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Planning for a Field Trip

The planning you need to do for both types of field trips is similar, but there are a few minor differences.

  1. If you are visiting a supported site, determine who the coordinator for your trip will be. This person will be very important to you as you plan the trip and during the field trip itself. If you will be managing the field trip on your own, locate any resources about the destination that will help you plan your trip, such as a Web site or information pamphlets.

  2. Determine the logistics of the field trip, such as the date, start time, end time, and so on. If you are going to receive support from the site you are visiting, the start and end time will likely be defined by your trip coordinator at the site. There might be only certain windows of opportunity you have or there might be special programs or days you will want to take advantage of.

    Some destinations require that you have tickets or only have a certain number of "slots" available on any given day. Others will allow field trips only on certain days or for special events. These types of limitations will often be the driving factor when you plan the logistics of a field trip.

    When you visit a destination that will provide formal support for your field trip, one important question you need to ask is if there are group sizes that you need to consider. Sometimes, you need a group of at least a certain number to take advantage of special opportunities. In other situations, you can only take advantage of such opportunities with groups less than a certain size. This information will be very important if you intend to invite others to participate in your field trip.

  3. Plan the itinerary for your field trip, which should include a general schedule of events. Also, think about key learning opportunities that you want to stress.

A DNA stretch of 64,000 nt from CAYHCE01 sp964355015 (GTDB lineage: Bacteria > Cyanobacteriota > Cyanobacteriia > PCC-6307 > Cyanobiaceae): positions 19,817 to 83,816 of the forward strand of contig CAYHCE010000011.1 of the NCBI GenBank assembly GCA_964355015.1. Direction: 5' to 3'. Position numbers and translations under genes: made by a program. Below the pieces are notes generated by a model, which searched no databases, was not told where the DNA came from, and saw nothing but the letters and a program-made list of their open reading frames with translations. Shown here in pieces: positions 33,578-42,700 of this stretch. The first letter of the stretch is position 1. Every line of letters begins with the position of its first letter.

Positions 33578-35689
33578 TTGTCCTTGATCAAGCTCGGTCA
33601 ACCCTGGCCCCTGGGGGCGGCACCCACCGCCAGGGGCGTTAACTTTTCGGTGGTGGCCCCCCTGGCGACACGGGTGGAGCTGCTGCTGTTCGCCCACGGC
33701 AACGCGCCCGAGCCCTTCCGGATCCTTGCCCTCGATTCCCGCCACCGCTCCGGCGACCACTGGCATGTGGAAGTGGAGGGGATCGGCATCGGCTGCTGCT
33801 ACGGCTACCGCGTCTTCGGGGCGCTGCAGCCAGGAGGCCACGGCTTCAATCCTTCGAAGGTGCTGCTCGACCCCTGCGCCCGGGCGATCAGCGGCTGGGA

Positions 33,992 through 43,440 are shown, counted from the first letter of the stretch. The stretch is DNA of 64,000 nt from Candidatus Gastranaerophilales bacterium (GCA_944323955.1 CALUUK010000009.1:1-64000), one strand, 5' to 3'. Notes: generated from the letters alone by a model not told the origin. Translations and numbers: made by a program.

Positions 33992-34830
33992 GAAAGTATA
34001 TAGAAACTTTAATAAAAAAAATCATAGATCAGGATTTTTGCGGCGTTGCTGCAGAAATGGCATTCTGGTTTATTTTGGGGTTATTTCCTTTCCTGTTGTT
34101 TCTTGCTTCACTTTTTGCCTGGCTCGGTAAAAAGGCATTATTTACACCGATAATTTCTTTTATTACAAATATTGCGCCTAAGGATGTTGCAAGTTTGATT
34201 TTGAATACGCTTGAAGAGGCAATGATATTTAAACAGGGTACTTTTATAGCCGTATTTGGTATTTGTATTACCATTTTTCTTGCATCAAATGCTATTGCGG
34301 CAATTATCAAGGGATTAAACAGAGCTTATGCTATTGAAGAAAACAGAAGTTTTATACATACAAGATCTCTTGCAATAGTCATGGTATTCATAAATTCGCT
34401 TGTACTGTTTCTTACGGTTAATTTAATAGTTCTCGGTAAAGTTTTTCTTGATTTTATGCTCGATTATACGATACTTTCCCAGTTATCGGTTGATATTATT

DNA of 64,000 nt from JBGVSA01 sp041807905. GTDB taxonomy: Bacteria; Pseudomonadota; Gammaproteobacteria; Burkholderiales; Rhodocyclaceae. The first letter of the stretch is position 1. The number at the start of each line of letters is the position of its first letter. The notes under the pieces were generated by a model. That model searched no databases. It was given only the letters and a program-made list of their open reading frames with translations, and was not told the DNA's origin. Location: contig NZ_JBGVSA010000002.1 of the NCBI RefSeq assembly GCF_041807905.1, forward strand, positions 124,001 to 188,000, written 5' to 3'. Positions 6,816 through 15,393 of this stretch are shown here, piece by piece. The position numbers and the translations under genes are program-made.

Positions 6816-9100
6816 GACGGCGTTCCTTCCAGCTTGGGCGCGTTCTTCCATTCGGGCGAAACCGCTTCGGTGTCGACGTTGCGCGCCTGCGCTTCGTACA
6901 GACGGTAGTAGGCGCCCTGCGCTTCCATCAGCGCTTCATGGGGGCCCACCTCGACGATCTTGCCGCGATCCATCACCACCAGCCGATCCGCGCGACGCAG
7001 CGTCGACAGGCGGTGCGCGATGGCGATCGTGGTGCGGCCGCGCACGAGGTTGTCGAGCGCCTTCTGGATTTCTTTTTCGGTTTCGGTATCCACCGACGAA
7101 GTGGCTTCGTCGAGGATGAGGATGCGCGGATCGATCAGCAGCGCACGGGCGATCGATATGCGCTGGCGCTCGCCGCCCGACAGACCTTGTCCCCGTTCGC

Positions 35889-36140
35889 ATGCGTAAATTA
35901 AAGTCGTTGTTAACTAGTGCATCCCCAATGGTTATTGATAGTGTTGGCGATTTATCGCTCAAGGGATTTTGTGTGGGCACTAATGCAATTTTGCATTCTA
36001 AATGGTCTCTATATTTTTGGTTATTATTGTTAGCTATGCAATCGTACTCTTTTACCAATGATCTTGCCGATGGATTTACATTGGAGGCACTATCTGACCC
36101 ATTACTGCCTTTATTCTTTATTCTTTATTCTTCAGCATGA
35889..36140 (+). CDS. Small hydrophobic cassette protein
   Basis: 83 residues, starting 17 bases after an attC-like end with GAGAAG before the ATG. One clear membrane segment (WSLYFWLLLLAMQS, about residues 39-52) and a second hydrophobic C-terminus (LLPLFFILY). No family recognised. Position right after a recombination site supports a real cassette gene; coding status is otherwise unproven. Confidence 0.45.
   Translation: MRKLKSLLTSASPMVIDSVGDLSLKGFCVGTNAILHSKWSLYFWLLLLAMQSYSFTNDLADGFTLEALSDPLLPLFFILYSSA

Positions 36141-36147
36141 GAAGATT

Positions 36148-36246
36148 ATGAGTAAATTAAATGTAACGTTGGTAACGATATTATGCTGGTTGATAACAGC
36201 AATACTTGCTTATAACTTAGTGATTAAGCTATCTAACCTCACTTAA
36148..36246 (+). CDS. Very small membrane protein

4. If you need to purchase tickets or make reservations for the field trip, do so. (This step depends on how many people will be attending, so you need to decide if you will be inviting others on your field trip before you can do it.)

  5. Create a document that includes all the information you have collected about your field trip. This will be useful enough for yourself, but if you have involved other homeschoolers in your field trip, this document becomes an essential means for communicating important information to them.

  6. Decide how much, if any, preparation you want to do for the field trip. For example, if it doesn't closely relate to upcoming lessons that you have planned, you might want to include some special lessons to prepare students for the field trip. If there are books or other information relating to the destination, have your students start reading that material well before the field trip date. (Web sites are usually very good sources of information about field trip destinations.)

  7. If you are going to want your students to complete some work as a result of the field trip, such as a report or worksheets, prepare the work that you are going to want them to do.


More on: Homeschooling

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Reproduced from Absolute Beginner's Guide to Homeschooling, by Brad Miser, by permission of Pearson Education. Copyright © 2005 by Que Publishing. Please visit http://www.informit.com/store/product.aspx?isbn=0789732777 to order your own copy.


August 30, 2014



Keep it hot (or cold)! No one likes cold soup or warm, wilted salad. Use a thermos or ice pack in your child's lunch box to help keep his lunch fresh until it's time to eat.


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